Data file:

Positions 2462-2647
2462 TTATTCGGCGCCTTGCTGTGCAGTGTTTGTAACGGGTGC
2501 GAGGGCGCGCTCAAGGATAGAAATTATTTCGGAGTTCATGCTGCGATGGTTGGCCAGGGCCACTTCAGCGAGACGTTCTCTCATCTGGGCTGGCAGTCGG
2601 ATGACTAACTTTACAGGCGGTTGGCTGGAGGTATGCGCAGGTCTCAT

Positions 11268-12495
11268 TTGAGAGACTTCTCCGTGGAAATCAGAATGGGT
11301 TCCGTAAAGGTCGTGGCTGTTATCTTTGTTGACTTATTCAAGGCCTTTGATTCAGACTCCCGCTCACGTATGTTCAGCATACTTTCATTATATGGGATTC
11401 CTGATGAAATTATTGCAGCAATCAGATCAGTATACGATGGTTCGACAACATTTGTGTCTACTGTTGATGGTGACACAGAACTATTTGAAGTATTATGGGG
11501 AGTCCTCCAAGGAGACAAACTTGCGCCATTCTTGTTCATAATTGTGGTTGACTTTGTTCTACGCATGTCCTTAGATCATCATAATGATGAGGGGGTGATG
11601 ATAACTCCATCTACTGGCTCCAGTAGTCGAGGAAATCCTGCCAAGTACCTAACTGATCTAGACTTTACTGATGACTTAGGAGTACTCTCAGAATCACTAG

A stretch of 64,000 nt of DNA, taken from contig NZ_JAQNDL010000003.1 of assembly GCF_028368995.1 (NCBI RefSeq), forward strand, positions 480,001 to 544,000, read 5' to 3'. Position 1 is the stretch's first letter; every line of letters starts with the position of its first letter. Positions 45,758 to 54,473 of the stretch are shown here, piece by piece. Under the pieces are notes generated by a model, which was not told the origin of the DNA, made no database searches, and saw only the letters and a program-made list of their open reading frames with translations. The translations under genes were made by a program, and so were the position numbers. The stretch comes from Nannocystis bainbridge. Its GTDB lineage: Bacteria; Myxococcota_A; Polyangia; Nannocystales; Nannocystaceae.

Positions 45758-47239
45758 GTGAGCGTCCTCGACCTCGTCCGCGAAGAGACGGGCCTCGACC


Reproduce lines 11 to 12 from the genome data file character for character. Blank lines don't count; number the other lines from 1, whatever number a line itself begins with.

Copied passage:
A stretch of 64,000 nt of DNA, taken from contig NZ_JAQNDL010000003.1 of assembly GCF_028368995.1 (NCBI RefSeq), forward strand, positions 480,001 to 544,000, read 5' to 3'. Position 1 is the stretch's first letter; every line of letters starts with the position of its first letter. Positions 45,758 to 54,473 of the stretch are shown here, piece by piece. Under the pieces are notes generated by a model, which was not told the origin of the DNA, made no database searches, and saw only the letters and a program-made list of their open reading frames with translations. The translations under genes were made by a program, and so were the position numbers. The stretch comes from Nannocystis bainbridge. Its GTDB lineage: Bacteria; Myxococcota_A; Polyangia; Nannocystales; Nannocystaceae.

Positions 45758-47239